In Which I Compare My Life to a Construction Site

I have an overflowing diaper bag hanging unnaturally from one arm, a 30-pound toddler perched on my 34-week pregnant belly, and a lunch bag on my opposite shoulder. I'm sweating just performing the simplest task: all I need is to find my wallet, swipe my credit card, and complete my purchase. But the toddler is squirming for the "yummies" in the check-out aisle and successfully brings down a display of those expensive granola bars made without any refined sugar, and now the woman behind the counter is looking away politely while I drop my bags, lose my credit card, and try to regain my grip on the toddler. 

I know how I look. I look frazzled, tired, overwrought, out of control. I let the humiliation wash over me and add it to my list of things to ignore or cry about later.

If I've ever been good at something, it's appearing to be in control. Even if I know inwardly that my sense of control is a facade, it's still a comforting facade. But this summer, even my facade has crumbled and I'm forced to be a little too vulnerable with my fellow shoppers in the Albertson's checkout line. 

At the beginning of this summer, my husband got laid off—right as we signed the papers and broke ground on a home addition. We were too far into the project to stop, so we pressed forward, praying for a job, thankful for a severance package. Now we're here: a month from having our second child, unable to live in our home yet, both unemployed as I go on maternity leave, cutting finances and time down to an ominously close due date.

Sometimes, I look at the pieces of our home and our lives and I feel brave and strong. We can do this together; we can pull this off. Other times, I feel like the house itself: a little beaten up and torn down to the studs or whatever it is that's beneath the flesh and muscles and layers I wear to look put together. 

We all work endlessly to hide these parts of ourselves; the crumbly, dirty, outdated underbelly of who we are. We paint over, put in some plush carpet, update the outsides every now and then to keep up with whatever trends they say we should spend our money on. 

But when it's time for real change—when things get shaken up and we're forced past the paint jobs and the new curtains—suddenly everyone gets to see a little more of our insides.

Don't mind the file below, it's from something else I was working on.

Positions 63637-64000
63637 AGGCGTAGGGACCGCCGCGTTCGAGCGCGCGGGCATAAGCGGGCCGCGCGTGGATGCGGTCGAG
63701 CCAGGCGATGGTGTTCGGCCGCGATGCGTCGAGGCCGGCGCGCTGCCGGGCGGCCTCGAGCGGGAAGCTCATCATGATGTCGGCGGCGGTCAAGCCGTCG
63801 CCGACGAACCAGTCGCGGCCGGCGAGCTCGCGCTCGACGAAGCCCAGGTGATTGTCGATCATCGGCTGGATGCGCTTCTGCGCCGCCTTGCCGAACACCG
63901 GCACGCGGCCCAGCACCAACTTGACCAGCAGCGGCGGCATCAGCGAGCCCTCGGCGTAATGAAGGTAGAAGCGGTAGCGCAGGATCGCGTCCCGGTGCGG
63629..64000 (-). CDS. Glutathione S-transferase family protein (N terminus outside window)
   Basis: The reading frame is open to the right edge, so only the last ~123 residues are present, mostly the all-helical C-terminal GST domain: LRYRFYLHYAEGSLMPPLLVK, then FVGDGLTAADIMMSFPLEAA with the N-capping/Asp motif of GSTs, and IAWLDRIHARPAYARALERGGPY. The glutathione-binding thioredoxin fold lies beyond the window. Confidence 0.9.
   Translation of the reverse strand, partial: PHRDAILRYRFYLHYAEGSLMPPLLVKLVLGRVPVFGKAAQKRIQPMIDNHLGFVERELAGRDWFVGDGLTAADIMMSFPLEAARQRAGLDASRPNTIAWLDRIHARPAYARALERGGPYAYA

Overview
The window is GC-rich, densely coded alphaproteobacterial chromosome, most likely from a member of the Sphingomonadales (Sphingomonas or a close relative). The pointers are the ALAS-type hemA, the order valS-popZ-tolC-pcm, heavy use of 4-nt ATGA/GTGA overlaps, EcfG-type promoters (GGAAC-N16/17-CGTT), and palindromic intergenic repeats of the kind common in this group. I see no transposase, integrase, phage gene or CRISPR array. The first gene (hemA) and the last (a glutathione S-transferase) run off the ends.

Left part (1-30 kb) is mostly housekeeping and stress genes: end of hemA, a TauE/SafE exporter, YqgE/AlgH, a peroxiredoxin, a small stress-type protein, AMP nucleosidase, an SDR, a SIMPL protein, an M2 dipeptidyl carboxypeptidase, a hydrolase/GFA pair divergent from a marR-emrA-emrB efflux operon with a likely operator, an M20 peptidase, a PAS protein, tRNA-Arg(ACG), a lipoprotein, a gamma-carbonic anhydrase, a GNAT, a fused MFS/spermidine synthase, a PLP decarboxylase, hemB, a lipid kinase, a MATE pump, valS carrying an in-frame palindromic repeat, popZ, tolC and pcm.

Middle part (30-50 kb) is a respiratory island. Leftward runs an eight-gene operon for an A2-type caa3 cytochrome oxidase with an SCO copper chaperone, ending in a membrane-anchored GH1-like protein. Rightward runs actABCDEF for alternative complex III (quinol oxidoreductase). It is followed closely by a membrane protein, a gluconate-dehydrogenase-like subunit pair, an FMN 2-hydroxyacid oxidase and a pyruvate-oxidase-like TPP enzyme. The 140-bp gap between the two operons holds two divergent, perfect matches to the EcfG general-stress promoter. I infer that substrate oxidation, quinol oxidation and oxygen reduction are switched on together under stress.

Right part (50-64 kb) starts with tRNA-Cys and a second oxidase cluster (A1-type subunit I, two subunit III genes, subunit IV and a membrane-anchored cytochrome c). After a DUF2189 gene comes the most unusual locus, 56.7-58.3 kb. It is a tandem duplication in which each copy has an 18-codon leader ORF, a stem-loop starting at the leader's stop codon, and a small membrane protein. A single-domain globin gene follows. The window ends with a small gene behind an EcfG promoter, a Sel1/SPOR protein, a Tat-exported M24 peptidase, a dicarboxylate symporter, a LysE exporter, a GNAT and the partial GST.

"Humble yourselves," Peter told the exiles, " that in the proper time He may exalt you, casting all your anxieties on him, because He cares for you." 

I've been casting anxieties by the fistful like so many dusty pebbles from the angry hand of a child. I'm good at that. I can cast anxieties all day long. But I'm jarred by the opening line: humble myself? I'm already humiliated; I'm already woefully out of control. Do I really need to be laid a little lower? 

But then, humility isn't humiliation. Humiliation is struggling with the expectations you've set for yourself and your life—it's chaffing against the rough edges of how reality divorces itself from your ideal. Humiliation says, "I'm supposed to be there, and instead I'm here."

Humility is the acceptance, even the welcoming of powerlessness. Humility says, "I'm here, and I'm not okay, but that's okay." 


I like to write about things in retrospect. That 20/20 hindsight, that "I can see clearly now" moment is refreshing, invigorating—and well within my control. But as I keep waiting for the moral of this story that started months ago, I'm starting to see that living in the now is an embrace of humility. I'd rather clench my jaw, muscle forward, and wait for the storm to pass—because pass it will, one way or the other. But I can't. 

There's another side to construction that's just beginning. The house is starting to look a little less weary, a little less torn down. We're starting to build up. It's still bare bones; there aren't any breezy curtains or plush carpets yet, and frankly, there may not be any for some time. But the bare bones of what we're building are good; they're strong and sturdy and ready to leave a legacy. We've had to endure plenty of demolition to get to this point, but soon we'll build up and put together and settle in. We couldn't have done any building up without first tearing down.

It's time to build. And the results—though humble—will be worth it. 

Faith, Home AdditionEmily Fisk